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" (Snell, 2005)
Presently, there are approximately 1 million students nationwide enrolled in Charter schools and over 3,400 contracts between charter schools and their government authorizers..." resulting in Charter schools being the "most common example of school choice." (Snell, 2005) Charter schools in both the profit and nonprofit sector charter schools are growing and stated specifically is: "In 2005 there were at least 500 public schools being operated by 51 for-profit management companies in 28 states. There has also been substantially more specialization and branding of nonprofit charter schools. There are well-known national nonprofit brands, such as KIPP Academies, and there are scores of for-profit and nonprofit charters that operate a handful of schools each focusing on the Montessori method, or math and science, or the performing arts." (Snell, 2005) Snell also relates that the nonprofit schools have succeeded in branding as some of the nonprofit charter schools are well-known. Snell states that in order that schools d experience "substantial growth, school choice programs need students with substantial purchasing power, and they need to be open to a larger student population." (Snell, 2005) Stated as the greatest obstacle to more choices in schools is "the implicit acceptance of our archaic system of residential school assignment. " (2005)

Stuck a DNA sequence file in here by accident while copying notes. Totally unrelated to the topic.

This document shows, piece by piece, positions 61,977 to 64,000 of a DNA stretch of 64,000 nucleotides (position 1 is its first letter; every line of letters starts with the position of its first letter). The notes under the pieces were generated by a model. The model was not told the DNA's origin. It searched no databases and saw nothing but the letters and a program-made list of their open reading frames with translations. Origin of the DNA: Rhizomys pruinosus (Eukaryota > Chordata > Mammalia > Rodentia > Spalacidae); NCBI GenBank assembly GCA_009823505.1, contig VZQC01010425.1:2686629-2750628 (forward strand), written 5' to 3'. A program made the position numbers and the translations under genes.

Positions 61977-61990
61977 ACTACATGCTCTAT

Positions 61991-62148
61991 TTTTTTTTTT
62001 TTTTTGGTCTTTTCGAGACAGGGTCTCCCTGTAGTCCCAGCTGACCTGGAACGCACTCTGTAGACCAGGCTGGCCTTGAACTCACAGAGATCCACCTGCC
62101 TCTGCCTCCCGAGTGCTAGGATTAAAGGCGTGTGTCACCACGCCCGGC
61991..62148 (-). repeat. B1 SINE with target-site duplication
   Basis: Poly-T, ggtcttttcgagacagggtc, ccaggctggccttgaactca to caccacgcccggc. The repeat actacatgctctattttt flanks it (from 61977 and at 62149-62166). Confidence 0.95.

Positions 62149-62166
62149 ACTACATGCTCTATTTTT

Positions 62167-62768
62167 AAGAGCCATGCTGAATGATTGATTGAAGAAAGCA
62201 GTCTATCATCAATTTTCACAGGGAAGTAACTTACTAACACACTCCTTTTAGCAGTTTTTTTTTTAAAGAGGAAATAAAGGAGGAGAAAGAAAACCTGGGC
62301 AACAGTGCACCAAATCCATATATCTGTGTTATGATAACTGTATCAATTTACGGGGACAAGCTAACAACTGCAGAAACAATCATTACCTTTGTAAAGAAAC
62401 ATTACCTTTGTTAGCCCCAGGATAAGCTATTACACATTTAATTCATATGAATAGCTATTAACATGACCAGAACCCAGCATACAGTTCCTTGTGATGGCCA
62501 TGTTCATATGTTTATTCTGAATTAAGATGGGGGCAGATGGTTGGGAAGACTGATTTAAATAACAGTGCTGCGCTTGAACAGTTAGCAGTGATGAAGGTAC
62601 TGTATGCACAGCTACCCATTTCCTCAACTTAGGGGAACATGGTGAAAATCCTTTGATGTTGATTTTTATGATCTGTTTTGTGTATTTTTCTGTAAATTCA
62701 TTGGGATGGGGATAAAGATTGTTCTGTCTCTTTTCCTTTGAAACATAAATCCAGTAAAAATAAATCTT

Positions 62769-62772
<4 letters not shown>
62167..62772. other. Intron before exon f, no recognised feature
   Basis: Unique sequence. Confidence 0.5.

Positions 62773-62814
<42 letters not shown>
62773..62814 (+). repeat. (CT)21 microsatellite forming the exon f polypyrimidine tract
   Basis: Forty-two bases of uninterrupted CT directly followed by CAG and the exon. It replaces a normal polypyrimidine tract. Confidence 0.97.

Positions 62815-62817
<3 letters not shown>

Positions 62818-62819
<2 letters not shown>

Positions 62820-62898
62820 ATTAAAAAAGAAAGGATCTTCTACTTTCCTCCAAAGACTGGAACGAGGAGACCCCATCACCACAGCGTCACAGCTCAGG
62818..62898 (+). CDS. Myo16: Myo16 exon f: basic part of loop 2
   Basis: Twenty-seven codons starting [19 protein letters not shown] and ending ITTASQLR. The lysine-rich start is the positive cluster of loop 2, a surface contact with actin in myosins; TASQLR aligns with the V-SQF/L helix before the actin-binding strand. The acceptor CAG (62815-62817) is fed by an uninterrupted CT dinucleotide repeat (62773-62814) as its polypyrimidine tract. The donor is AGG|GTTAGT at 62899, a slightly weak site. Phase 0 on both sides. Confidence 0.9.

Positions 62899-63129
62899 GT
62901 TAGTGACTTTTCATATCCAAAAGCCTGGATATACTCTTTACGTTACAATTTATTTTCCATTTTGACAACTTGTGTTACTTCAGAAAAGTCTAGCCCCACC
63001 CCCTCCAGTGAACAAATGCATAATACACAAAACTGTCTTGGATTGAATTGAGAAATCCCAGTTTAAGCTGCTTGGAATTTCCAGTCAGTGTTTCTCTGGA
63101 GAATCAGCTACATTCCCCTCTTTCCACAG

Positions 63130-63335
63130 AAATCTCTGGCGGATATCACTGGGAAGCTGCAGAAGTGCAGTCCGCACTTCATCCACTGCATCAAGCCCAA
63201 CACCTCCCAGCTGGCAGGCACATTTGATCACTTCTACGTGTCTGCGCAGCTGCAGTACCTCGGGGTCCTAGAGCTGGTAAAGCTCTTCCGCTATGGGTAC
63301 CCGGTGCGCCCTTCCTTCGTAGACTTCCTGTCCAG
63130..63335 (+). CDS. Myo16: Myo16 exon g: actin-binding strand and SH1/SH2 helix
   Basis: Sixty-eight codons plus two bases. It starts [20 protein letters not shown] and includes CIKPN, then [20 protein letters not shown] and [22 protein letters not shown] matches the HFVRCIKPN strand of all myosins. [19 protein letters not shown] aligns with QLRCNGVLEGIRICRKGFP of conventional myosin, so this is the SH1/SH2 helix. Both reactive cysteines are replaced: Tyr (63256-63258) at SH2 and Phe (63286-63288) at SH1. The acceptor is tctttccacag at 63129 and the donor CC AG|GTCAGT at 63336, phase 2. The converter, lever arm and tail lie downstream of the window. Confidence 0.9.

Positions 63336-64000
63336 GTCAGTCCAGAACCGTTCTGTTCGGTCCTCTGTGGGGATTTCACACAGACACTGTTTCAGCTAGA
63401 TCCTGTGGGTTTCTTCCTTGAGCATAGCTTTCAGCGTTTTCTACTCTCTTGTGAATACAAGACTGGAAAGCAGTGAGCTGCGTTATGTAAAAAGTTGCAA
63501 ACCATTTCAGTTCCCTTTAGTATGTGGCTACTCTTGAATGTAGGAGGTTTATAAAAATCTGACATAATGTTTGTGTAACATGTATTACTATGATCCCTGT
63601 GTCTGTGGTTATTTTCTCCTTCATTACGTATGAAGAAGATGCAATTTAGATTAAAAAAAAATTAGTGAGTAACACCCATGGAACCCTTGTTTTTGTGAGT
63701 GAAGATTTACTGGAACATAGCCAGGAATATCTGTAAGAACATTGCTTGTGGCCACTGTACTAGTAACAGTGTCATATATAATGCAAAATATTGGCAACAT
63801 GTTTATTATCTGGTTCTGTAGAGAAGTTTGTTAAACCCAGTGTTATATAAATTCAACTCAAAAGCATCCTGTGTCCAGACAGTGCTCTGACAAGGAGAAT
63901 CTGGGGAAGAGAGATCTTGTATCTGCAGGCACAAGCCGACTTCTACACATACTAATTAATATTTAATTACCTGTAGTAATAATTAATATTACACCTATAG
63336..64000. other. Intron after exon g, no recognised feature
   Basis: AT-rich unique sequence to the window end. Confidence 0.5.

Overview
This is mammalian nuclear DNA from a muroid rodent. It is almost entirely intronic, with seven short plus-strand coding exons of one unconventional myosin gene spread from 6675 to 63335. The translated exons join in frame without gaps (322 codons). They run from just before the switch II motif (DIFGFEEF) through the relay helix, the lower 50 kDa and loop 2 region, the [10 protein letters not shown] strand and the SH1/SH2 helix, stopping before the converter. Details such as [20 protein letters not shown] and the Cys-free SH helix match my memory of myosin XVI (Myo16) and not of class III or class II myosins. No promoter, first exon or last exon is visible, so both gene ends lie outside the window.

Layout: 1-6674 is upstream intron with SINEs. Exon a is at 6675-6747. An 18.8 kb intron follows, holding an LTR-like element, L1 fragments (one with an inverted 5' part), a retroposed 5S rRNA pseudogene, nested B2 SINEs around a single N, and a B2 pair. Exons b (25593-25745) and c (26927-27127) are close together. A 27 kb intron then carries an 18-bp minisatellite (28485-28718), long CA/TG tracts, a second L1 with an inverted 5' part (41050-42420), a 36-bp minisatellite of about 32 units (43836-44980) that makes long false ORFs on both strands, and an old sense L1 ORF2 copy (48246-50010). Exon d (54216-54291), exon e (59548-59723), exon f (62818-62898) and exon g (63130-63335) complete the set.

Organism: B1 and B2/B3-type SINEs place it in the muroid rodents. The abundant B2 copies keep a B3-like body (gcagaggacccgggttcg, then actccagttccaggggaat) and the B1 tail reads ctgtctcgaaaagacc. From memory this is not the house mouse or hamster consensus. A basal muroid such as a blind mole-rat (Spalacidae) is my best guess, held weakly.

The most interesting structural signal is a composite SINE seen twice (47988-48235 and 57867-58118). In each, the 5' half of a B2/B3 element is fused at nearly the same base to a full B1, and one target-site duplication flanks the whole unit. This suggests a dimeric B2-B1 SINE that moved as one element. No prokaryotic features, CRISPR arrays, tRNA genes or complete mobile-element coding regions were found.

Specifically noted by Snell is the fact that parents: "...are used to selecting a school based on their real estate choices. In cities like Seattle and San Francisco, which have designed enrollment systems to allow any child to choose any public school, the most resistance has come from parents who do not want other children pushing their own child out of the preferred neighborhood school. Everything from the real estate industry to school rankings based on test scores is set up to reinforce the idea of school assignment by address. Imagine if our higher education system worked that way. Changing the cultural and institutional structures that reinforce school assignment is one crucial element for expanding the number of choices available to students and their families." (2005) it is related that a required, yet "insufficient condition for the creation of an education marketplace" is the condition of 'choice'. In fact, stated is that historically and internationally, "effective education markets rely on the interaction of parental choice, direct parental payment, minimal regulation, vigorous competition, and the profit motive." (Snell, 2005)